Cut the Cake (or Pie): Creative Dessert Choices

It’s not just about a classic vanilla cake anymore

GONE ARE THE DAYS of the standard three-tiered buttercream cake with wax Mr. and Mrs. on top. These days, brides are faced with an array of offbeat desserts, such as custom-monogrammed cupcakes, lavender-flavored doughnuts, and neon-hued macarons.

Charlotte’s busiest bakers see it all these days, and they are ready to share their advice on how brides can find their sweet spots.

Like weddings, desserts have their own personalities, and the right dessert table can be the ideal complement to your wedding’s palette and vibe. Lisa Toohey, owner of Cake Expressions By Lisa, recently created a spread of sweets for a wedding at Morning Glory Farm in Monroe that was set on a wooden table placed on top of two large wine barrels, with vintage platters displaying the goods. The couple added chalkboard paint to refurbished door frames for a rustic, but elegant, pastry menu that included banana pudding, brownies, and jars of homemade marshmallows.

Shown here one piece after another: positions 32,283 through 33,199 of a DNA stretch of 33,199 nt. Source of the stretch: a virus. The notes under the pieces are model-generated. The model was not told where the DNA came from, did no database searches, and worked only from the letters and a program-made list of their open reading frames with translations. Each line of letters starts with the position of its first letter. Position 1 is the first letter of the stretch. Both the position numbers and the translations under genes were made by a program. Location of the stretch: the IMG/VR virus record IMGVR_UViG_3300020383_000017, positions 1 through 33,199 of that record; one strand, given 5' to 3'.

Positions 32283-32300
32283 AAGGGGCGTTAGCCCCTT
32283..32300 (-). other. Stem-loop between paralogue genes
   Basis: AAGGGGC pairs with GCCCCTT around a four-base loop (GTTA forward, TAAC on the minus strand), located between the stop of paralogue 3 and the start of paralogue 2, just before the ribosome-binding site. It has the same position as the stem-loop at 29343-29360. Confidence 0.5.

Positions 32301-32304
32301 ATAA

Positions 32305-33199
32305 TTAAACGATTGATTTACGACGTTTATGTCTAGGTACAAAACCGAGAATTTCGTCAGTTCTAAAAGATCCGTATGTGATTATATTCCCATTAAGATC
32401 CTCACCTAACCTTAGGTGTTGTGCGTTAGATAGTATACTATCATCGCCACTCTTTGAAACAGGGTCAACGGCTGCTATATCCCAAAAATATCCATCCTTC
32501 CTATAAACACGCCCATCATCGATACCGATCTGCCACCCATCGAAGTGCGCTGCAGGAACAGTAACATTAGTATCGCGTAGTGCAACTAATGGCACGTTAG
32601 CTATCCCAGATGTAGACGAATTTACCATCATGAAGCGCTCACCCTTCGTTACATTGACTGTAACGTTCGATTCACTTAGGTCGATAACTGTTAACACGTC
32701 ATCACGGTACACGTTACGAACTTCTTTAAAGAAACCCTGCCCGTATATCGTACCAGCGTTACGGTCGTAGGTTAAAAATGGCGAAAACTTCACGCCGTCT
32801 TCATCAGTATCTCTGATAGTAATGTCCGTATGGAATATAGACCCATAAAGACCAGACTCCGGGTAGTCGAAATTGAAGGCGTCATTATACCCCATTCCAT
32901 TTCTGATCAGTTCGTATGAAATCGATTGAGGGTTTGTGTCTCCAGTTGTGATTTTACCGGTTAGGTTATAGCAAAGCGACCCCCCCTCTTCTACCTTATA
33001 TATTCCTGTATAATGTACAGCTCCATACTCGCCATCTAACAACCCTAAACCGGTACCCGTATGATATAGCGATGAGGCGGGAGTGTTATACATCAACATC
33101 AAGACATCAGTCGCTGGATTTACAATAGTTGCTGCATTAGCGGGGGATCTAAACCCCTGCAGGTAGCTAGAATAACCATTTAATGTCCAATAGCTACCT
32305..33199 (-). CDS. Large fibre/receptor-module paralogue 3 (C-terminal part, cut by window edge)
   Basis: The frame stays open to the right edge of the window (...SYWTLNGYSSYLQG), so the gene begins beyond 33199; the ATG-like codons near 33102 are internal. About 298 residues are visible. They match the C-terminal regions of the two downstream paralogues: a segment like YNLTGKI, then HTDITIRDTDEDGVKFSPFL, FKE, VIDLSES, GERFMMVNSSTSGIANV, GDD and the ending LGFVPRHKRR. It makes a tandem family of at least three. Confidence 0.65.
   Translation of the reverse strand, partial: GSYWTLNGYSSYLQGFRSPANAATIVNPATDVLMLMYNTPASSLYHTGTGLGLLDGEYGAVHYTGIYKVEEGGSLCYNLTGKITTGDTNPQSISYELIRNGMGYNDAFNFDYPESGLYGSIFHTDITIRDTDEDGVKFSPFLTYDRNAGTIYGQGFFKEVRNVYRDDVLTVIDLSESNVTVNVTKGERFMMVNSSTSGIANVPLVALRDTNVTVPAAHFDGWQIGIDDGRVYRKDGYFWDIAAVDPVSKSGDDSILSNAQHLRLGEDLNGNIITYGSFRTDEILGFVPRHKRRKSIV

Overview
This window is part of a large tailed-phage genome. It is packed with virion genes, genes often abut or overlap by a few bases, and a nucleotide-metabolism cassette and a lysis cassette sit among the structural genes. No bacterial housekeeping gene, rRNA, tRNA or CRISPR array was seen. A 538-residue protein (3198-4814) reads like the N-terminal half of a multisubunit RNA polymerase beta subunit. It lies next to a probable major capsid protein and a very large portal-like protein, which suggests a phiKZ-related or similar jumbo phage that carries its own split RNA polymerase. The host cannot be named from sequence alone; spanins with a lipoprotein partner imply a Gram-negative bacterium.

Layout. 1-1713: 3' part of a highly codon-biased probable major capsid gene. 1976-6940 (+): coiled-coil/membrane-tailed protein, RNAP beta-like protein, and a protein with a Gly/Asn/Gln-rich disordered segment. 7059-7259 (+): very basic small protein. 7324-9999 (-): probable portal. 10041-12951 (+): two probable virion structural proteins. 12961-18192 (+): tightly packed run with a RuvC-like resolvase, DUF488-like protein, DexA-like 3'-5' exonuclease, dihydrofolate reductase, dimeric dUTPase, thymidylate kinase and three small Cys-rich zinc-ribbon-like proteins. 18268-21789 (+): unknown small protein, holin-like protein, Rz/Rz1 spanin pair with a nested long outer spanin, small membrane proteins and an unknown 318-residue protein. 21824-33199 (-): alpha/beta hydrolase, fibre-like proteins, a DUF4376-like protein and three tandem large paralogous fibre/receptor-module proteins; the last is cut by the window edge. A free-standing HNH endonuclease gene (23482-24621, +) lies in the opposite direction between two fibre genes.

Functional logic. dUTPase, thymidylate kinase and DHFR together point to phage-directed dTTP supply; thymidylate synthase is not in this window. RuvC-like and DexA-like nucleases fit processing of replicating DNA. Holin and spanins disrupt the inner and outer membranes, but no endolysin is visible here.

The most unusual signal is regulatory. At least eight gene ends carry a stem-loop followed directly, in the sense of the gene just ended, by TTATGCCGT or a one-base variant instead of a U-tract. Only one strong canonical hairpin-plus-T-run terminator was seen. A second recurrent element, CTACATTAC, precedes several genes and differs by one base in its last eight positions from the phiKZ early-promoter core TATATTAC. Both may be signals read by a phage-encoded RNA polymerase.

One crucial thing to remember, says Gail Ciriello Buff of Cheesecake Etc., is that different desserts come with different mess potential. Cobblers stain and ooze. Doughnut towers topple. Guests will carry their desserts around the reception as they mingle, so consider their manageability. “I like to recommend things that are visually attractive and easy to cut and serve,” she says. Buff has created buffets of small desserts, such as mini-tarts, cookies, and cannoli.

Ella Hailey of Ella’s Celestial Cakes says that far too often, couples opt for basic, predictable cake flavors because they want to please everyone — hence, vanilla buttercream at most weddings. “Couples can make an impact by sticking with their favorite flavors and letting the desserts reflect their personality,” she says.  Don’t be afraid to live out that ice-cream-bar fantasy or serve the s’mores that remind you of your best camping trips together.

Every single one of your guests doesn’t need each type of dessert you’re serving — and trying to include full-size dessert options can get expensive. Ines Aranguren, of Sky’s the Limit Bridal Sweets, says the middle ground often includes a small cake with enough servings for about half the party, surrounded by mini-desserts, such as cupcakes. The cake still makes for a great centerpiece and photo op while giving guests the option of other flavors and treats. But, Aranguren says, a large, traditional wedding cake gives couples a major advantage — leftovers!

Categories: Planning